Grounds to question?
Despite the fact that the Immigration Services’ primary target, Fontez Garcia, was not at the flat, officers maintained that they still felt it necessary to question the other men there. The police and immigration officers allege that Addison told them Garcia lived there but was out at work. Addison denied saying this. During the raid, at no time were any of the men arrested – they were helping officers with their enquiries. Yates said her suspicions were aroused because the men were first ‘evasive about who was living at the property’ and then ‘too eager’ to provide information.
The inquest heard that Chapter 46 of the Immigration Services’ Operation Enforcement Manual allows officers to question people living in a communal residence other than a named offender to ‘eliminate them from their enquiries’. (The officers claimed they also had additional intelligence from the Home Office that two Ghanaian nationals, refused leave to enter the UK, were also living at the address.) This rule basically allows immigration officers to go on ‘fishing raids’ if they have what they consider to be ‘reasonable grounds’ – to suspect that a person is an immigration offender.
At the time of Joseph’s death, police officers attended all private-address immigration visits because immigration officers did not have powers of arrest. But they do now. Over 80 per cent of immigration officers in London are now arrest-trained. They conduct visits in much the same way that they did when Joseph died except for ‘drive-bys’ in which immigration officers check out their intended location by first driving past.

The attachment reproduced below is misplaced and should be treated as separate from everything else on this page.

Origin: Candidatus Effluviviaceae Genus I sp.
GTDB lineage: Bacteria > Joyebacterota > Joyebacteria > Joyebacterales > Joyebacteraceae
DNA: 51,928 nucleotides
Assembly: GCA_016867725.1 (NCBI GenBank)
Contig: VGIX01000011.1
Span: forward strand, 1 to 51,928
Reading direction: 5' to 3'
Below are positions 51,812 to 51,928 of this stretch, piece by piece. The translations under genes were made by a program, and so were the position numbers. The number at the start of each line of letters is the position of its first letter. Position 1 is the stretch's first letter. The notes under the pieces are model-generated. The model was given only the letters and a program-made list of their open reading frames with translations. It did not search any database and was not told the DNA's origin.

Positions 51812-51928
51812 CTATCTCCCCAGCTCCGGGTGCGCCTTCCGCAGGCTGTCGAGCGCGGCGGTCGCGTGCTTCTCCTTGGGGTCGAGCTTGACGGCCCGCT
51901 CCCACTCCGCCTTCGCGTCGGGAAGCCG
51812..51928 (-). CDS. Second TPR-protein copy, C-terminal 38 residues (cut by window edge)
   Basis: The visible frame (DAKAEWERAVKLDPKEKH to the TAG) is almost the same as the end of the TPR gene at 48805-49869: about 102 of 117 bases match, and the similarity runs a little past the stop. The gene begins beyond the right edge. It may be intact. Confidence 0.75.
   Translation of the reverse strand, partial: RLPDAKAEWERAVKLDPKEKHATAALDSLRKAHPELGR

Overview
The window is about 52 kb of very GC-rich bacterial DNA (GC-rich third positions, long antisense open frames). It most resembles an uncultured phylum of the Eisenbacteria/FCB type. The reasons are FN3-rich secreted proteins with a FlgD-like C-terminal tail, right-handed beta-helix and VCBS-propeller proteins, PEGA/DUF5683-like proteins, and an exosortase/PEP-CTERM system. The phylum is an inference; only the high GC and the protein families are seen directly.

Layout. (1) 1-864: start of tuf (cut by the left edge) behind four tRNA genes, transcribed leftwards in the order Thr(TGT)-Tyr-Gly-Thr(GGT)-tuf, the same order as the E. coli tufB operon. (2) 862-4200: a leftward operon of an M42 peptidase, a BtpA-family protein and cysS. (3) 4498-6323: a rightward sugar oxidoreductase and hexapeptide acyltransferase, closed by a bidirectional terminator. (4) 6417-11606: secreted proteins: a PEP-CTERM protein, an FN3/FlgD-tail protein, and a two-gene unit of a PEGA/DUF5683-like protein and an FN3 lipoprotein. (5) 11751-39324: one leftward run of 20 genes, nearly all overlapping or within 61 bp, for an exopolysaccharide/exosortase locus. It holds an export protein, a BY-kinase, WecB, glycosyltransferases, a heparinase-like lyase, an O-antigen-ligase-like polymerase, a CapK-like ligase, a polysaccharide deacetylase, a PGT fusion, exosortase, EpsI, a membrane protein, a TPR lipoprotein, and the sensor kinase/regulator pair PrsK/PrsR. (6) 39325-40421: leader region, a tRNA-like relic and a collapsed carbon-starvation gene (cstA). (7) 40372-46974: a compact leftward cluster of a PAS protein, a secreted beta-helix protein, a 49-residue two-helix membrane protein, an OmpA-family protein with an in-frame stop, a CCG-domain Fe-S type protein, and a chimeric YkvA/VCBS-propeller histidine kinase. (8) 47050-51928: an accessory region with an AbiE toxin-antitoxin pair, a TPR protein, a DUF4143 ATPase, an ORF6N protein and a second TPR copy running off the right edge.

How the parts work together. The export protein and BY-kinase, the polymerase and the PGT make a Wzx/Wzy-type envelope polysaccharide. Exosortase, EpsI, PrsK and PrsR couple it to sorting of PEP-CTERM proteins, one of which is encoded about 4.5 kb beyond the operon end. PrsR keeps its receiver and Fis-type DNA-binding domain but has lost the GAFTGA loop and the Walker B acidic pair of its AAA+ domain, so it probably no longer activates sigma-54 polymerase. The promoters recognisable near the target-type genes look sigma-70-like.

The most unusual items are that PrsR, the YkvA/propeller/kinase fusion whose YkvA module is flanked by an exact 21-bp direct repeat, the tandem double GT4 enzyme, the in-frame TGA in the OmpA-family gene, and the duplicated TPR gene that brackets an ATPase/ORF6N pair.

Other deaths in similar circumstances
Joy Gardner died four days after immigration officials and police from the specialist Extradition Unit SO1(3) of the Metropolitan police force gagged her with 13 feet of tape and bound her with a leather body-belt, during an attempted deportation in August 1993. After her death, a review of authorised restraint techniques was conducted, and revised guidance was issued to all police forces. However, at least five other people have died since, as a result of immigration and police raids on homes. Like Joseph, who was fearful of being deported, the others risked everything to avoid being caught and met their deaths.
In 1994, Kwanele Siziba died after police officers called at her flat to serve her brother-in-law with a summons. She thought it was immigration officers coming to deport her – she fell 150 feet to her death. Joseph Nnalue also fell to his death that year. Police and immigration officers, acting on a tip-off, were questioning Joseph about his status. Then, in 1996, Noorjahan Begum fell 30 feet to her death after two immigration officers called at the flat where she was staying. They were actually looking for a male offender. Later that year, Fred Akiyemi met his death after falling from the balcony of his fifth floor flat. Peckham police were visiting his flat as part of an ‘ongoing inquiry’.
Joseph Crentsil was the latest victim.